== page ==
Could a Democrat vote for Eric Hovde? Maybe

Tammy Baldwin is running unopposed in the Aug. 14 Democratic primary. So what’s a Democrat to do?

Well, you could write in George W. Bush, just to remind the world that he exists and that his economic policies have stayed alive at least long enough to avoid being baptized into the Mormon faith by Mitt Romney. But why waste your vote? (Then again, there might be a certain ironic hipster cachet that goes along with voting for Dubya. Sort of like drinking PBR or carrying the mummified head of a 1960s Madison Avenue executive around in a Partridge Family lunchbox and calling it a purse. Or whatever hipsters actually do these days. I confess, I’m out of the loop. All my retro-nerdiness is, sadly, unintentional.)

Of course, if you don’t much care which of the sniping District 2 Dems gets in and have no rooting interest in any of the other races, you could vote for a Republican who’s currently on the ballot.

There are basically three schools of thought on this:

  1. You could take the straight-and-narrow path and simply vote for the candidate you want to win in November. (In my case, Tammy Baldwin.) That’s certainly the honorable thing to do. But to quote Dark Helmet from the classic American film Spaceballs, “So, Lone Starr, now you see that evil will always triumph, because good is dumb.” There’s good and honorable and there’s just plain dumb. I don’t see any reason to just be dumb, particularly when everyone else in this thing is playing hardball.
  2. You could vote for the candidate you think is least likely to defeat Baldwin. The polls say that’s Jeff Fitzgerald. But that’s probably because most Wisconsin voters are unsure whether he’s the speaker of the Wisconsin State Assembly or a specialty Irish whiskey drink at Bennigan’s. He’s not running for office so much as crawling. (I think I got a Fitzgerald campaign robocall the other day from a Roomba.) So if you want to follow this strategy, I’d say vote for Mark Neumann. And if you really can’t bring yourself to do that, that’s fine. You’ll get another chance in no time.
  3. You could hedge your bets by voting for the most impressive Republican. In my book, that’s Eric Hovde.

Now, in a lot of ways, Hovde is a typical GOP candidate who says a lot of typical GOP-like things.

For instance:

  • He hates Obamacare and wants it repealed. (I love how much these candidates are falling all over each other to prove who can take away people’s health care coverage the fastest. See you in another 10 years or so, guys.)
  • He hates deficits but doesn’t provide much context when it comes to assigning blame. Republicans these days seem to think Barack Obama invented deficit spending. Upper-class tax cuts, unfunded wars, and the worst financial crisis in decades wouldn’t have anything to do with that now, would it?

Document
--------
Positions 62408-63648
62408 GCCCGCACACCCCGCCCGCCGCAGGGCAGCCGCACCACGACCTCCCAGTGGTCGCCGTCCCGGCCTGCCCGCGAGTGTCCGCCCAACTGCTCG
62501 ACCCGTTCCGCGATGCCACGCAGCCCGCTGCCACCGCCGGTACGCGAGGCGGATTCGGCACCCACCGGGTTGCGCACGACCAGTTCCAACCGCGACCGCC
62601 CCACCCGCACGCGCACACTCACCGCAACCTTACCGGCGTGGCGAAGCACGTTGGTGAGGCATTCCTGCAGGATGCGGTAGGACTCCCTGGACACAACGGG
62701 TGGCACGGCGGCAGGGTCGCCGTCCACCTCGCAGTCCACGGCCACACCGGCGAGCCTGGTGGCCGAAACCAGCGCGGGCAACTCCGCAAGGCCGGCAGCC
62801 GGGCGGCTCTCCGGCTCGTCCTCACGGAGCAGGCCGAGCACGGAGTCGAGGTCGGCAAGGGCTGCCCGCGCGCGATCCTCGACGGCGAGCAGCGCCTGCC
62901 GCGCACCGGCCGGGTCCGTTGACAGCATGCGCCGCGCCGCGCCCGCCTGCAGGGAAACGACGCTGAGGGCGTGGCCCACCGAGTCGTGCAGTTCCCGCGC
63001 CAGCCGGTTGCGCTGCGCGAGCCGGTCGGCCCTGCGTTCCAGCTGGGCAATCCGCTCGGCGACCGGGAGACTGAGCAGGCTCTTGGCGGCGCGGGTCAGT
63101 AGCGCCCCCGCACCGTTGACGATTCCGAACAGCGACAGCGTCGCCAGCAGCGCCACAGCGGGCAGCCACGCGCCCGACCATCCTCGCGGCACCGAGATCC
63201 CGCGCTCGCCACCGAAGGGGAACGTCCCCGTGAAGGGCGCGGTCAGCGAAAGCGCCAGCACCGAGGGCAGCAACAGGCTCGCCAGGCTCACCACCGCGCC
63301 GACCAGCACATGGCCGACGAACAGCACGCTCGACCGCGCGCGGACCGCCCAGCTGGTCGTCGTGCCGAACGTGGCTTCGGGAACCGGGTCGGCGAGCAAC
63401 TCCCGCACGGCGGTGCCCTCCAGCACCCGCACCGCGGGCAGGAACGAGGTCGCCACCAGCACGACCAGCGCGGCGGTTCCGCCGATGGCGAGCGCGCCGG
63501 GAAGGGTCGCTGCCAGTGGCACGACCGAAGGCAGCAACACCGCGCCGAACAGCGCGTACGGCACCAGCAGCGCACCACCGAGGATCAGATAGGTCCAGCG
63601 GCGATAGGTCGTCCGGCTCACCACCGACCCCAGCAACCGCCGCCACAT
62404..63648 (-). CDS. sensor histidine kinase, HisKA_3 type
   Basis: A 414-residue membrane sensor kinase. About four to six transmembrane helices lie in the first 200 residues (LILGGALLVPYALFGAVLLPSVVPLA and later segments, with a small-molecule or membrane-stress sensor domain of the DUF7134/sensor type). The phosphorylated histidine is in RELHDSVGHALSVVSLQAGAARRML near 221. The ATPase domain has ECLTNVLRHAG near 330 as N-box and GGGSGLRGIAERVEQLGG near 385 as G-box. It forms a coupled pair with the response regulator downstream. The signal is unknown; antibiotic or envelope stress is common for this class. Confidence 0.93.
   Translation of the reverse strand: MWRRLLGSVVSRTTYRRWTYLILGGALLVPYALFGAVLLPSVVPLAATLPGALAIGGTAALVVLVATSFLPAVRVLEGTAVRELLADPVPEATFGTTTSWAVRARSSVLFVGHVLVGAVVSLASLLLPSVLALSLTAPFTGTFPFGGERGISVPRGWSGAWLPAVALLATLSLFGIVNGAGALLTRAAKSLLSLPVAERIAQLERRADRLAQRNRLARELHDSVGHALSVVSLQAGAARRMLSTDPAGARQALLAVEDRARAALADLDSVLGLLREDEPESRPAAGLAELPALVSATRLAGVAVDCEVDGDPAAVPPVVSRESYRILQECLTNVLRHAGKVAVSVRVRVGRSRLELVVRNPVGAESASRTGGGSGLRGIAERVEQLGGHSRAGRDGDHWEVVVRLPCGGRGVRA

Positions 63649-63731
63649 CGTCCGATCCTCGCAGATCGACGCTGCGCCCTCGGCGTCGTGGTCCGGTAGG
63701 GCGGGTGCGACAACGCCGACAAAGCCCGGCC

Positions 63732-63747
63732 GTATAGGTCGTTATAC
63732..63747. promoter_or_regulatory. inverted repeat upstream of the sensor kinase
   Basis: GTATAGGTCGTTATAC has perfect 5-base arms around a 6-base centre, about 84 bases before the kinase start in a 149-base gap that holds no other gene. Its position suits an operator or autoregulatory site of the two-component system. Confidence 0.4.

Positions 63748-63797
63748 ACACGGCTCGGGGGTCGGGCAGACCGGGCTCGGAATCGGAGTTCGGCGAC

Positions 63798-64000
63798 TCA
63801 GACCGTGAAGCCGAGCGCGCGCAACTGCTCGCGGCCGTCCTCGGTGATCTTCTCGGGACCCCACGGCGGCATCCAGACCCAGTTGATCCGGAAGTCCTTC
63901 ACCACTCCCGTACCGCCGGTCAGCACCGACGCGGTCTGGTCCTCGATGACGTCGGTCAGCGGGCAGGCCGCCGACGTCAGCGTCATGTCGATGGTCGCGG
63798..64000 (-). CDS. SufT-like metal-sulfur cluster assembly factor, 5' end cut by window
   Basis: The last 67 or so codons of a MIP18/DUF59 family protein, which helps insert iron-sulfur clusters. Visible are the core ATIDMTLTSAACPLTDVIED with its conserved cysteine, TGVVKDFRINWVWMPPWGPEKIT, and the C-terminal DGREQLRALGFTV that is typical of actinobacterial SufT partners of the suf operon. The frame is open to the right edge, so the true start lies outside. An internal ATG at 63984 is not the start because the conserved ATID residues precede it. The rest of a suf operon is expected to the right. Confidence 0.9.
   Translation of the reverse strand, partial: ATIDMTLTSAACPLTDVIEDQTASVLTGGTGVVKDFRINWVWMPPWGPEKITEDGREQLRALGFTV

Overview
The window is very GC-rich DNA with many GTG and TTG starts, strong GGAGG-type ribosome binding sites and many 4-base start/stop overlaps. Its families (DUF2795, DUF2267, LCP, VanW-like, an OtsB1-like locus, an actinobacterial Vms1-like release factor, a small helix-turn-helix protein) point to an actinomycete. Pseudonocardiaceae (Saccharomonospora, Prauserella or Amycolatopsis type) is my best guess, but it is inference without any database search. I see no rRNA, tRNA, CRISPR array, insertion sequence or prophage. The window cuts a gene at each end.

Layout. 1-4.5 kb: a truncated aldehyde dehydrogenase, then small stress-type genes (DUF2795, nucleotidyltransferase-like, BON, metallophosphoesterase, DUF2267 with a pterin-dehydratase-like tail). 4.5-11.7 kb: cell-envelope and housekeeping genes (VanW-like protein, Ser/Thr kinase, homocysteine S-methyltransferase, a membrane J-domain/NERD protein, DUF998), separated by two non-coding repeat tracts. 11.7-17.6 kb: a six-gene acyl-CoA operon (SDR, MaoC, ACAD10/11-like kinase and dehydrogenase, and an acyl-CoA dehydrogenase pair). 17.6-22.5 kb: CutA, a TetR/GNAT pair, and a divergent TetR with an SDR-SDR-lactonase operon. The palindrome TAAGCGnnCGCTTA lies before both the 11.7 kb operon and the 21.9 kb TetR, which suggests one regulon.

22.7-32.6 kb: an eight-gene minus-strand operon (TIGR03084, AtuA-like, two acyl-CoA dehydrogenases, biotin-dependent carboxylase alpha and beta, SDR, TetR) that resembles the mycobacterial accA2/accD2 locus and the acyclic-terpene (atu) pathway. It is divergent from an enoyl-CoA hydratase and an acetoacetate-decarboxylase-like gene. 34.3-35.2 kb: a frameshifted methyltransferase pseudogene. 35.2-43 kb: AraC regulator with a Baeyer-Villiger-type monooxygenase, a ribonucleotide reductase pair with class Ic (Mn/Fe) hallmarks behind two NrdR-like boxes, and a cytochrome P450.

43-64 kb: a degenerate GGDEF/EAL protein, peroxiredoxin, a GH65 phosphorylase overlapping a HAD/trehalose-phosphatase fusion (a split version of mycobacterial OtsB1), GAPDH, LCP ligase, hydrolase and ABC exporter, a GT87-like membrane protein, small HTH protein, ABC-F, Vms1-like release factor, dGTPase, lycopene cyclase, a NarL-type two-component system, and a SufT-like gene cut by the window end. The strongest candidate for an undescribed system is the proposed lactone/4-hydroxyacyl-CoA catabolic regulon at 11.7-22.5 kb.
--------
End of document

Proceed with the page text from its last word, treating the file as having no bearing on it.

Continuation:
• He likes to repeat the meme, propagated by know-nothing Tea Partiers, that taxes keep going up and up and up under self-proclaimed Marxist revolutionary Barack Obama. On his website, he says, “Corrupt politicians have given us record high tax rates ….” Everything in that sentence is true except for “record” and “high.” In fact, according to a new Congressional Budget Office report, tax rates are the lowest they’ve been in 30 years. Maybe Tea Party supporters should dress up as angry apes and throw their calculators into Boston Harbor.

So why might a vote for Eric Hovde be a vote well cast? One reason: He seems to be serious about holding Wall Street accountable for its crimes.

If you need convincing, do two things: First, watch the movie Inside Job. Then, after you’re finished throwing up, read Hovde’s September 2008 Washington Post column on the roots of the economic crisis. It’s an honest and incisive piece that goes beyond the sorts of platitudes you usually hear from politicians. To quote just the first paragraph:

“Looking for someone to blame for the shambles in U.S. financial markets? As someone who owns both an investment bank and commercial banks, and also runs a hedge fund, I have sat front and center and watched as this mess unfolded. And in my view, there’s no need to look beyond Wall Street – and the halls of power in Washington. The former has created the nightmare by chasing obscene profits, and the latter have allowed it to spread by not practicing the oversight that is the federal government’s responsibility.”


Naturally, progressives will differ from Hovde on a lot of points, but it’s refreshing to read such a detailed critique of Wall Street from a candidate for office, even if it is four years old.

Incidentally, I’m not terribly impressed by the argument that Hovde is trying to buy the election. What was Herb Kohl doing? It’s not an ideal situation, to be sure, but I’d much rather have a senator who can afford to bankroll his own campaign than one who is beholden to big-money donors.

I’m not saying I’m necessarily going to follow this strategy, of course. There are other races to consider. (I’m still trying to decide whether I feel compelled to vote for Mark Pocan simply to punish Kelda Roys for dragging the 2nd District race into the mud. After all, other than their approach to the campaign, they look like basically the same candidate.) But if you think you’re going to be voting in the Republican primary, you could do worse than betting on Hovde.

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